7. add Prolong 8oz, and 4 qts oil (see below for amounts in other situations);
  8. drop car to ground, make sure brake is set and tires still chocked;
  9. start car, check for leaks, and that parking brake is set strongly, than shift into reverse;
  10. run car in reverse 20-30 minutes with hood open. This will not harm the car in any way. Do not leave the car unattended.
  11. Allow tranni to cool. Done. Road test.
  12. Drain out dino oil and replace filter at the next regular tranni service, replace oil with synthetic.

There are three ways of draining the oil, one which drains out 4.2 qts, another which drains out 5.5 qts. And finally, a rebuild which loses 7.5 qts.

  1. Remove drain plug and drain. Replace and tighten drain plug. Remove tranni filter and dump into pan. Put on new filter. Amt removed = 4.2 qts
  2. Remove drain plug, then remove tranni filter. Let drain. Amt removed = 5.5 qts.
  3. Take the tranni out of the car, then pull apart. Amt spilled = 7.5 qts.

I did oil drain procedure #1. I had high hopes for the tranni slam repair procedure as my symptoms were mild up until a week ago. But, alas, no, the symptoms have been worse since I did this job. There’s a slim possibility that the computer just hasn’t adapted yet to the computer being unplugged for so long, but that doesn’t seem likely.

More to come…

On Edit: Nov. 22, 2016

I’ve still been experiencing the tranni slam but have discovered that if I am careful, accelerate slowly from a stop, that I can minimize or eliminate the slam in 2nd, 3rd, & 4th. Usually it over revs just before shifting into 3rd and if I let off the accelerator when it does, it quietly shifts into 3rd.

If I need to accelerate quickly, I’ve found that it will almost always slam. So I try to avoid that. It’s difficult here in Southern California with everyone driving like a teenager but so far so good. No gunshots yet. I printed out a nice big sign for the back window:

SLOW DURING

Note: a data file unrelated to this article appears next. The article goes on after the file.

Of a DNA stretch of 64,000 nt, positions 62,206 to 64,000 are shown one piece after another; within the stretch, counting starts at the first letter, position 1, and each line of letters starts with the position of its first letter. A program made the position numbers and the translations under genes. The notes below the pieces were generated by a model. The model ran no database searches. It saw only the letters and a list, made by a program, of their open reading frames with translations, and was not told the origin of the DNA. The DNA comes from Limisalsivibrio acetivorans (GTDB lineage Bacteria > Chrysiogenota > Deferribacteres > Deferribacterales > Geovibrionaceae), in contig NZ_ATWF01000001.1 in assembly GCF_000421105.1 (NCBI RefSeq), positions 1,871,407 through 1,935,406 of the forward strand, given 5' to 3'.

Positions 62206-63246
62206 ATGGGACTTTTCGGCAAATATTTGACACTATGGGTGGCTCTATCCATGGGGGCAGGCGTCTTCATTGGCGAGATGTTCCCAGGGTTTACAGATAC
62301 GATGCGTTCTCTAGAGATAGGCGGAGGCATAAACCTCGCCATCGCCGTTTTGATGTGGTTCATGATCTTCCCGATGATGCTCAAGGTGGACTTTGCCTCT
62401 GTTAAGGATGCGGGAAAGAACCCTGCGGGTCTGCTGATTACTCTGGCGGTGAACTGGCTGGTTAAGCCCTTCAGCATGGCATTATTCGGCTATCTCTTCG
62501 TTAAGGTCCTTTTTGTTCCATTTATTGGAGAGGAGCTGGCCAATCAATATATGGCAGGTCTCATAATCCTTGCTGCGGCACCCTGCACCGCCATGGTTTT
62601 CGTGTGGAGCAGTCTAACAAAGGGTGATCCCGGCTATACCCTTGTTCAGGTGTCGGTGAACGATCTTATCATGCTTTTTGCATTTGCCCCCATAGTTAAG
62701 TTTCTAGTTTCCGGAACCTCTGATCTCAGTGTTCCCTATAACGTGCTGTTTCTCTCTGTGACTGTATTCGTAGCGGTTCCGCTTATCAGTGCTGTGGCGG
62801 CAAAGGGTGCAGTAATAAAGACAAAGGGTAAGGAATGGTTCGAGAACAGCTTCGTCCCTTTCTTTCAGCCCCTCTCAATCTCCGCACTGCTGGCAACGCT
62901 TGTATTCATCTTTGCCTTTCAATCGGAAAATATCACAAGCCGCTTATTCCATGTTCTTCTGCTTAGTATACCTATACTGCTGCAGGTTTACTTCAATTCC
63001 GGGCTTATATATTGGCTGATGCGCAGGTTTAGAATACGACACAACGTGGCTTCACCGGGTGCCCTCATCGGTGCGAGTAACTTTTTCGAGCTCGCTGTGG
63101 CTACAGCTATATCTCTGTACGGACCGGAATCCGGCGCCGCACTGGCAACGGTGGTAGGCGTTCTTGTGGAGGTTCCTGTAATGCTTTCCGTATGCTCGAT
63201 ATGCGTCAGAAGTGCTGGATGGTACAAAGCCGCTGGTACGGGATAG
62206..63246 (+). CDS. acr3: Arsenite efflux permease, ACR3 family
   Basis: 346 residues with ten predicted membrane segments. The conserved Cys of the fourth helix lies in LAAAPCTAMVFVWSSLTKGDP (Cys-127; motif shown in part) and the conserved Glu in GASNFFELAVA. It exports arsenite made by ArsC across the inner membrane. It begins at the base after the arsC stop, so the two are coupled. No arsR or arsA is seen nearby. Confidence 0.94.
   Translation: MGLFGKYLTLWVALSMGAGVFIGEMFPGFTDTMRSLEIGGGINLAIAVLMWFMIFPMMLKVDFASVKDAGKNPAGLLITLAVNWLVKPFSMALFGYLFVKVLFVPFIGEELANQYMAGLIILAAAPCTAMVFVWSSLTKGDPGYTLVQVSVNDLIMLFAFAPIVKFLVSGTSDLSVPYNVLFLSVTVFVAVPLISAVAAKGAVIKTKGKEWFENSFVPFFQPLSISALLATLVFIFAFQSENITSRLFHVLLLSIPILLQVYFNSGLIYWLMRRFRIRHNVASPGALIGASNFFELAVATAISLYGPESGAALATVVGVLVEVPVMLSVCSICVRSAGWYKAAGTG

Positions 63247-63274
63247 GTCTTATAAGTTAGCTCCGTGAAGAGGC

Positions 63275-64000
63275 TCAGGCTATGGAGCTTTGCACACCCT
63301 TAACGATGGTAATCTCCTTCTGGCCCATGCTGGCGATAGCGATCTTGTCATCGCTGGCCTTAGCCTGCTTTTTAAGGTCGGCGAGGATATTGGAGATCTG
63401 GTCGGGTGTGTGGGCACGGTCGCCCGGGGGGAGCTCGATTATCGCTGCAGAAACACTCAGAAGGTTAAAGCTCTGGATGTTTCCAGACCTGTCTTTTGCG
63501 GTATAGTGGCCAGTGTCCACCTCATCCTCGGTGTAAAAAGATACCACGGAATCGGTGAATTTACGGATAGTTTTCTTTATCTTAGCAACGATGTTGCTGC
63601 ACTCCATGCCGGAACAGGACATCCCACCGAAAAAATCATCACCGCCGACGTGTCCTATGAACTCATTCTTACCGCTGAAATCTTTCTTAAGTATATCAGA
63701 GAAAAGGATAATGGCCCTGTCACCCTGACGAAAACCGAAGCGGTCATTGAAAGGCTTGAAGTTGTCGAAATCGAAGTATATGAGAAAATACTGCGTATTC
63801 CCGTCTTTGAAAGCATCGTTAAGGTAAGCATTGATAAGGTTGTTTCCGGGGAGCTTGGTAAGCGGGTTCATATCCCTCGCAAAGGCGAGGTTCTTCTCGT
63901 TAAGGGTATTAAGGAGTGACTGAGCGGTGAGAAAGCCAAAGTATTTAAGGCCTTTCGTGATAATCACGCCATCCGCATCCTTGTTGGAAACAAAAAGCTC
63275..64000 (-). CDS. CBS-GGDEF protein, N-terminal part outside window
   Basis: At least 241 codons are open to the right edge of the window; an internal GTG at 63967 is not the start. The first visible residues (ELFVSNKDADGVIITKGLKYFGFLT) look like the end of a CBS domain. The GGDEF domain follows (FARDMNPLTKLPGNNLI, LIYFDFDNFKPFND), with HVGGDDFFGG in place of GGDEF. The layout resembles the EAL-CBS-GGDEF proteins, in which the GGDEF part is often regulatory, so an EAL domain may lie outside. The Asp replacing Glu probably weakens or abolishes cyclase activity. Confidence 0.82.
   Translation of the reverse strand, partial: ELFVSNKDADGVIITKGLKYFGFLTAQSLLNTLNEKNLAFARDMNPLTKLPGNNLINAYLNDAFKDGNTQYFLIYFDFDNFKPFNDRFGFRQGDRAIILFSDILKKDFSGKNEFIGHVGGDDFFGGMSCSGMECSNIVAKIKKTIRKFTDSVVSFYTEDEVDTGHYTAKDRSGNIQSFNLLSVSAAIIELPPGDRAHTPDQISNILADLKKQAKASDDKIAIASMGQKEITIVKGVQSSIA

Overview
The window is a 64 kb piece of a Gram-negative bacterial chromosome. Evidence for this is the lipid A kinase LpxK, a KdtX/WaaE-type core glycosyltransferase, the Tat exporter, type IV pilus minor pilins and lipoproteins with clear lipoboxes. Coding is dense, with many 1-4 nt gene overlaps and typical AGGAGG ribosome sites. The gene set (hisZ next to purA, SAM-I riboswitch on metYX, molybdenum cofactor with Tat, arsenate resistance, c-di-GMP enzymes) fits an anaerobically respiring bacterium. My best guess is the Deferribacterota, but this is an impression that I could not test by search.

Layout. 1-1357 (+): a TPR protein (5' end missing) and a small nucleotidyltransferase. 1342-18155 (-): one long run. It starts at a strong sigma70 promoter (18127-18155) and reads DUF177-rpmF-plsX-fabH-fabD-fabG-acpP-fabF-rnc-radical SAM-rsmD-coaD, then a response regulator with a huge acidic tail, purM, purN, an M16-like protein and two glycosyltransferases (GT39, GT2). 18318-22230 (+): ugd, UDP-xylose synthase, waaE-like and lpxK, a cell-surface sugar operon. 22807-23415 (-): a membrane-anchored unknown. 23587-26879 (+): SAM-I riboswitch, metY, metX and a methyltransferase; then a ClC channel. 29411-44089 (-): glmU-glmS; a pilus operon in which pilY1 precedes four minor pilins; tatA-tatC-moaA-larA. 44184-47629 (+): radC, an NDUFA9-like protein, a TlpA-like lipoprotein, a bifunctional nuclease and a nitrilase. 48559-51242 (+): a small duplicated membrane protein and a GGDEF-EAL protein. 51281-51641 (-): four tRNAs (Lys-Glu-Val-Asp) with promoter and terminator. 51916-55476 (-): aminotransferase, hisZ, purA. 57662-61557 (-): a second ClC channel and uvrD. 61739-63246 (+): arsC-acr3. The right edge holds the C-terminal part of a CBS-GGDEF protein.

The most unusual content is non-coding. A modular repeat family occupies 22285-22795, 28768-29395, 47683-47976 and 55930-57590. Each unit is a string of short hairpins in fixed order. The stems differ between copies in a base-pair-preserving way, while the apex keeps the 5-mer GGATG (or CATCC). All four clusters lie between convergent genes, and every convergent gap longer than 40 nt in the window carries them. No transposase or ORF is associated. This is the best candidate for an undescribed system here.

ACCELERATION

IT

CAN’T BE HELPED,

WORKING ON

TRANSMISSION.

So that should prevent people from getting too angry anyway. Before I put up the sign, I’ve had them get right up on my tail driving aggressively as I’m trying to get going on a 4 lane arterial and I’m boxed in by traffic.  Dumb ass drivers down here. My brother is one of them. They’re nuts, and everyone is in a hurry in SoCal. Since the sign, I’ve had a noticeable number of people thank me, give me a thumbs up, or be less aggressive when they see it.

UPDATE: DEC. 10th, ’16

While driving around here in the Imperial Valley, I was experiencing quite a few ‘slams’ as the car upshifted from a stop. Gears mostly involved were 2nd and 4th with 3rd occasionally doing it too. That hard slam can’t be good for the car and it really bothers me so I was considering taking it to a shop. But then 4 days ago, I was on a long shopping trip looking for plumbing parts for my RV and the slams were particularly harsh. And in stop and go traffic, unavoidably often, even when I feathered the accelerator. UNTIL I realized that, hey, I can do the shifting where I want instead of having the computer do it. So at the next stop light, I downshifted into 2nd gear. When the light changed, I accelerated up to 25 MPH, removed my foot from the accelerator, and then manually shifted up to 3rd. And it slipped into 3rd nice and smooth. Not a bit of hesitation, no unusual change in RPM, and not even a minor slam. Then accelerated up to 45 MPH before shifting into D. Again, smooth.

So that’s what I’ve been doing since. Driving the car like it’s a manual tranni without a clutch. A new habit is forming and I’m rapidly getting use to shifting that way. And it has worked every time. No slam at all over four days and a couple hundred miles of driving (I took a tour yesterday and traveled 120 miles around the Salton Sea as a test of the tranni).

What this method does is give me time to enjoy my RV traveling, without having to worry about the tranni on the car going bad simply because the slam damages it. I don’t know if it would in my case, other than the experts say that to many slams can cause the shaft nut to get loose, and if that happens, the tranni will be ruined if it’s driven too far. But with this way of gentling the slam, I can pick and choose when I want to work on it.

Update: March 2017

Using the method of minimizing the tranni slam as noted above worked well with just a few times where I’d forget to upshift or downshift. Worked particularly well in San Felipe, Mexico because the town’s roads are in such bad condition, I’d be able to drive all over town in 2nd gear and never get above 25 MPH. And then one Saturday, I went north of town and waited for a friend to join me so we could go to the Blues Festival. Unfortunately, she thought I meant Sunday, so I sat there waiting with the Saturn idling and the AC on. After an hour of that, when I left the parking lot, I found that it would now slam hard, even though I was using my upshifting method and shift points of 25 MPH and 45 MPH. Nothing I tried differently helped. So, I just did my best to not drive in the 2 weeks I had left staying in Mexico. My plan was to work on it when I got back to the US on March 27th.